Heidelberg Project, Detroit

Photo © Jamie Bradburn

Why stick to a wee sculpture here, and a piddly little mural there? If you’re going to create a really impressive piece of public art, then why not take over a couple of city blocks?

The Heidelberg Project is an ever-evolving piece of outdoor art that has overtaken a formerly downtrodden, violent and largely abandoned neighbourhood of Detroit, Michigan.

In 1986, local artist Tyree Guyton set out to turn the abandoned houses into giant urban sculptures, with the help of eager local kids.

From teddy-infested facades to rooftop and sidewalk graffiti, haphazardly strewn sculptures of junk to burnt out cars decked out in tortoiseshell and polka dots – the artwork has a disarming naivety to it.

The project continues to this day, and attracts hundreds of thousands of visitors a year.

Readers who enjoyed
this article also liked:

  • Elephant polo, Asia

    Think polo is an upper class sport played only on the fleetest of horseflesh? Think again. The variety of the game played in Asia is a whole different animal.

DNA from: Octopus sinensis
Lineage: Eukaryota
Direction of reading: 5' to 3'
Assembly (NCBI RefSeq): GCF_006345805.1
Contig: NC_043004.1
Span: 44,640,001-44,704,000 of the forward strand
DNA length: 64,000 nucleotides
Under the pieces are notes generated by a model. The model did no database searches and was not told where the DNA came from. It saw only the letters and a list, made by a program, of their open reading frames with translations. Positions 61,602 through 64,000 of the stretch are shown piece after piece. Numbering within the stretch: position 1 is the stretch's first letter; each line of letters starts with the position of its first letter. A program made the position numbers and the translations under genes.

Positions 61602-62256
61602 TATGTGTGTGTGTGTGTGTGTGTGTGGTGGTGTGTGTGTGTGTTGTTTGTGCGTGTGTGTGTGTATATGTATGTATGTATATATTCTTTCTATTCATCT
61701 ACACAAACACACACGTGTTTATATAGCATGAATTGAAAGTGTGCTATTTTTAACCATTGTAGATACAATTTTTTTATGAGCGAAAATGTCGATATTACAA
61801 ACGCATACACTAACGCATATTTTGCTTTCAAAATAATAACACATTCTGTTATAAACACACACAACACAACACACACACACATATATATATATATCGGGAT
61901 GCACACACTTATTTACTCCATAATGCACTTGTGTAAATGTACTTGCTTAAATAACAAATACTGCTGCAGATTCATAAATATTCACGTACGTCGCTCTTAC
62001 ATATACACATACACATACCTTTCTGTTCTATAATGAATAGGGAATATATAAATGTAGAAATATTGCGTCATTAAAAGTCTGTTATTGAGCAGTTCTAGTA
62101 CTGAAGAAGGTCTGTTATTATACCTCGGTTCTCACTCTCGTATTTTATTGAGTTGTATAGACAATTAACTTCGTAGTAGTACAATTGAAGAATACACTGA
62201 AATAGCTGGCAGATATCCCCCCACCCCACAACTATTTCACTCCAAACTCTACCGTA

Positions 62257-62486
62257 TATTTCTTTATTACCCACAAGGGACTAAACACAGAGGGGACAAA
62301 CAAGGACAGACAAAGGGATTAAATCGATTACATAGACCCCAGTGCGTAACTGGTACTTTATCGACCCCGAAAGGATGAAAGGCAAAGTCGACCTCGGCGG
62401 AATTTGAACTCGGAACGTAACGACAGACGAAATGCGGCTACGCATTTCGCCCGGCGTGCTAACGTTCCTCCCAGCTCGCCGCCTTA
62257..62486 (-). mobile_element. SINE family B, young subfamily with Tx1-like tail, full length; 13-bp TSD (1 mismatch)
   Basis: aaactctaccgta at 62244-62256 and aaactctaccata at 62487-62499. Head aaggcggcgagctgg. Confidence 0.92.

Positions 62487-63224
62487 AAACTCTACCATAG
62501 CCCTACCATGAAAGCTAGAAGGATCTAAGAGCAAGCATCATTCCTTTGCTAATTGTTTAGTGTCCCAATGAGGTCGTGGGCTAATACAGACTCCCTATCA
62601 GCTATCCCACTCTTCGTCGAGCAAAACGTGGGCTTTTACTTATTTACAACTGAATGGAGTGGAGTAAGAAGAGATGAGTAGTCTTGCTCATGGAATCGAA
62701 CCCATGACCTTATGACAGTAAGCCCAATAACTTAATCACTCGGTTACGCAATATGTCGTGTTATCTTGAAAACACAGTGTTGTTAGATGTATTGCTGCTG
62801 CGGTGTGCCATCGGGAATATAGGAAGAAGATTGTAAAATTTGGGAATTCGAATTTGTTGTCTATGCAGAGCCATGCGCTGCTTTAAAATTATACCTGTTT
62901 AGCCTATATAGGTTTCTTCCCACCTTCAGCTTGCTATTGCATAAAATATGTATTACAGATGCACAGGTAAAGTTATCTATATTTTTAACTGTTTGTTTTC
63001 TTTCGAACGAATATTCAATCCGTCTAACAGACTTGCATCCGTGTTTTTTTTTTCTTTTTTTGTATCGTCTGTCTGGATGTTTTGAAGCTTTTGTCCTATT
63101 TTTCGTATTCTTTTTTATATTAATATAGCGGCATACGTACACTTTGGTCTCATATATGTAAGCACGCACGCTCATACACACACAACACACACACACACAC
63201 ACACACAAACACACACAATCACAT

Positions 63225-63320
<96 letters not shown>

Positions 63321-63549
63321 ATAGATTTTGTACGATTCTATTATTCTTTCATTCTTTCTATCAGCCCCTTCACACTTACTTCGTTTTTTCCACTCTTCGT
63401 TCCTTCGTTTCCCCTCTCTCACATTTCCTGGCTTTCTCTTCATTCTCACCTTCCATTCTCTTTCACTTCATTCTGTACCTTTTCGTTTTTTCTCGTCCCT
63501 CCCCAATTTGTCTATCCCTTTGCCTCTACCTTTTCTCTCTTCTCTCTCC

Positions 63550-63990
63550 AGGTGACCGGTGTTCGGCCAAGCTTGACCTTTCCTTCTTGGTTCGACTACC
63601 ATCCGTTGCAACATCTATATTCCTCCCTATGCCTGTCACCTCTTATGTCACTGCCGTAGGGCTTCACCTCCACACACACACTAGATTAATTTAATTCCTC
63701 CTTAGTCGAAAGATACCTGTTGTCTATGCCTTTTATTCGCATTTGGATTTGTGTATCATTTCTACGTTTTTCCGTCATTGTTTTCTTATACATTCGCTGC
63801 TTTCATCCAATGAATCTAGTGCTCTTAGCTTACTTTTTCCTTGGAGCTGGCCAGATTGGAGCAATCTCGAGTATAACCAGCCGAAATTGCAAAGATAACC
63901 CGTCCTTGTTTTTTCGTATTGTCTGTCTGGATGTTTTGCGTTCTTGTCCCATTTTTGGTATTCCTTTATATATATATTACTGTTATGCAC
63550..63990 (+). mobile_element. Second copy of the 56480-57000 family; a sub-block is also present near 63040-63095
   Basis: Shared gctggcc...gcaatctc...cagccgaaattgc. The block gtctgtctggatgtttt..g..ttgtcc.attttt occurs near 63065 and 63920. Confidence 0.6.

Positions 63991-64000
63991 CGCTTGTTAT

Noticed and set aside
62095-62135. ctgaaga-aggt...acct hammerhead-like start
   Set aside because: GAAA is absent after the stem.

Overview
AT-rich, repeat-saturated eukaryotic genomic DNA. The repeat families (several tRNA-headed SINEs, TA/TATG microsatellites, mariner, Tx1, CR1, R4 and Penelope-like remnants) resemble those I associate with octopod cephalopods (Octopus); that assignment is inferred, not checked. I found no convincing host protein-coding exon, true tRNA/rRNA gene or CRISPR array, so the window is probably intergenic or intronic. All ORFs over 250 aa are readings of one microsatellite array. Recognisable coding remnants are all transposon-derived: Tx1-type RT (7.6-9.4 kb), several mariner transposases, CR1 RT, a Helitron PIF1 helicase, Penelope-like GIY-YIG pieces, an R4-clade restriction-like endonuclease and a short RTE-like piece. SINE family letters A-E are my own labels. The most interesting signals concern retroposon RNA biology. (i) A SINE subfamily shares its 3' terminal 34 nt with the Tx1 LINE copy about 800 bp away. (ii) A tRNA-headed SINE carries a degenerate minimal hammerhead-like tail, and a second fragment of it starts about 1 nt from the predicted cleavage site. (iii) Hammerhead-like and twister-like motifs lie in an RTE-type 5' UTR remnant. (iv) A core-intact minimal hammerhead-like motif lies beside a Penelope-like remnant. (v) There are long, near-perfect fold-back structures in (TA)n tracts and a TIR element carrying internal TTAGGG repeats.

• Santa’s free pass, Japan

    Visit the Japanese resort of Goryu-Hakuba 47 on Christmas Eve and you will be hard pressed to spot anyone not in full festive fancy dress.

  • Festival of the Steel Phallus, Japan

    This traditional Shinto fertility festival comes to a head on the first weekend of April.

Discuss

By continuing to use the site, you agree to the use of cookies. more information

The cookie settings on this website are set to "allow cookies" to give you the best browsing experience possible. If you continue to use this website without changing your cookie settings or you click "Accept" below then you are consenting to this.

Close